Readings: Wisdom 6:1-11; Psalm 82; Luke 17:11-19
Jesus travels along a borderline, between Galilee and Samaria, on his way to Jerusalem. He encounters a group of people obliged to live permanently on a borderline, a group of ten lepers. Lepers were required to live outside, though it is clear that there were moments when they came close to healthy people and healthy people came close to them. It must have been a tense, anxious kind of existence. How was traffic across this social border to be regulated?
They cry out to Jesus as other lepers do, as well as countless people who come to Jesus looking for healing. All ten are physically healed, the gospel tells us, but it seems that only one is spiritually healed. Only one came back to give thanks. To be capable of gratitude is to be graced in a more profound way. It means recognising the giftedness of what we have and are. More importantly it means acknowledging the giver of all gifts that come from the kindness and generous love of God our Saviour.
It is an important transition in the spiritual life when people come to focus on the giver of the gifts rather than on the gifts that the giver gives. It is another borderline along which we find ourselves travelling: thinking of ourselves and our needs, thinking of the other and his gifts. The capacity for gratitude means freedom to receive, to be indebted, to be dependent, and to acknowledge the bonds that hold us across all kinds of borders.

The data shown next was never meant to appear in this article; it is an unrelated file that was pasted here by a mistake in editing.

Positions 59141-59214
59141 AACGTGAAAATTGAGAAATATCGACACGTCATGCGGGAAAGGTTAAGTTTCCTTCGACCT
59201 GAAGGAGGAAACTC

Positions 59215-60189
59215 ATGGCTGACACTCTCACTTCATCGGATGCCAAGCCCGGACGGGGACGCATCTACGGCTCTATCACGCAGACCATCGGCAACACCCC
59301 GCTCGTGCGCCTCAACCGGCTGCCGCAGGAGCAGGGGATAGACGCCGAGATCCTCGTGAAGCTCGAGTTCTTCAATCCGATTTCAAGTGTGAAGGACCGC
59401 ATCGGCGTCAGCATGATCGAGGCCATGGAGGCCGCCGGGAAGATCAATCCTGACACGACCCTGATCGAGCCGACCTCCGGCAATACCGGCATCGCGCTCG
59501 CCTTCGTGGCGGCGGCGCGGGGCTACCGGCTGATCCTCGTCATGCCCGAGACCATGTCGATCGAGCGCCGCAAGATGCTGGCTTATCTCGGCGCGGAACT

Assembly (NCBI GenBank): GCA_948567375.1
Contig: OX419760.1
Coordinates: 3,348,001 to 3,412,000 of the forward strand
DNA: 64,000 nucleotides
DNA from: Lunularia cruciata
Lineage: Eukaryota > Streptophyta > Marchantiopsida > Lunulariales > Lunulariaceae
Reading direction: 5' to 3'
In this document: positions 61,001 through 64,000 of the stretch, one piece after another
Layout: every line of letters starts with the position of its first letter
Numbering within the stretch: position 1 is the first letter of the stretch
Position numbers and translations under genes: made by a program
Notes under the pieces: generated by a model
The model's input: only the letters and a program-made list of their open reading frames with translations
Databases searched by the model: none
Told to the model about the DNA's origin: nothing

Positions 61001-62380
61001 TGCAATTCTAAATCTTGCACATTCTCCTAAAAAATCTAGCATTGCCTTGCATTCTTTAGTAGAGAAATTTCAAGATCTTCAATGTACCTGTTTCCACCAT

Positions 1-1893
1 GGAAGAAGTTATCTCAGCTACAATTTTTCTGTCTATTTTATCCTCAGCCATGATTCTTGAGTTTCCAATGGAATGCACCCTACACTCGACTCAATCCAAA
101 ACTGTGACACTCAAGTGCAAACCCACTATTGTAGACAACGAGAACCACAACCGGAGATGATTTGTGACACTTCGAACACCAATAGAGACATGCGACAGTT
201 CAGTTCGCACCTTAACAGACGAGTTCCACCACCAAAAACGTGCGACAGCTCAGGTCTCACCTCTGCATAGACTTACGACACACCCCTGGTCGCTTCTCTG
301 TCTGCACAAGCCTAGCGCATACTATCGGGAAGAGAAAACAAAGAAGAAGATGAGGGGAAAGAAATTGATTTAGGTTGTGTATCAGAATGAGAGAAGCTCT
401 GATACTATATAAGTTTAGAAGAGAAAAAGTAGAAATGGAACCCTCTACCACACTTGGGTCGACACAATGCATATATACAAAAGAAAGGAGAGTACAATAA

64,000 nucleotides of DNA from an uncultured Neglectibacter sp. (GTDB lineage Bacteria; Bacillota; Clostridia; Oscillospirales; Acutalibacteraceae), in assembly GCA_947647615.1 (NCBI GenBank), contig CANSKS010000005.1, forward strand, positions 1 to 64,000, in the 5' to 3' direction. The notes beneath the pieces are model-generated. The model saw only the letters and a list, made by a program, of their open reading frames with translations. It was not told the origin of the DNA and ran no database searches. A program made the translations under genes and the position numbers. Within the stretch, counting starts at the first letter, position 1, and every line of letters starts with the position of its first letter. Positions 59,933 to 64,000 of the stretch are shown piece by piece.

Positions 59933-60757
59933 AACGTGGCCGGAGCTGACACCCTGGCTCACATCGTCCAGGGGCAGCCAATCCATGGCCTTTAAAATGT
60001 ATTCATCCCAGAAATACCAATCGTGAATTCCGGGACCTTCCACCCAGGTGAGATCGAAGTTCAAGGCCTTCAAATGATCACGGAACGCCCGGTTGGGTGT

The freedom to receive is also the source of the freedom to give. In receiving graciously we not only learn to give thanks, we also find the confidence and the power to give, to share what we have and are (because we are continually receiving what we have and are).
'What's the magic word?', parents says to children when teaching them to be grateful. 'What are the saving words?', we might say. They are kindness and generous love, mercy and renewal richly poured out, grace and eternal life, from the Father's Son, in the gift of the Holy Spirit.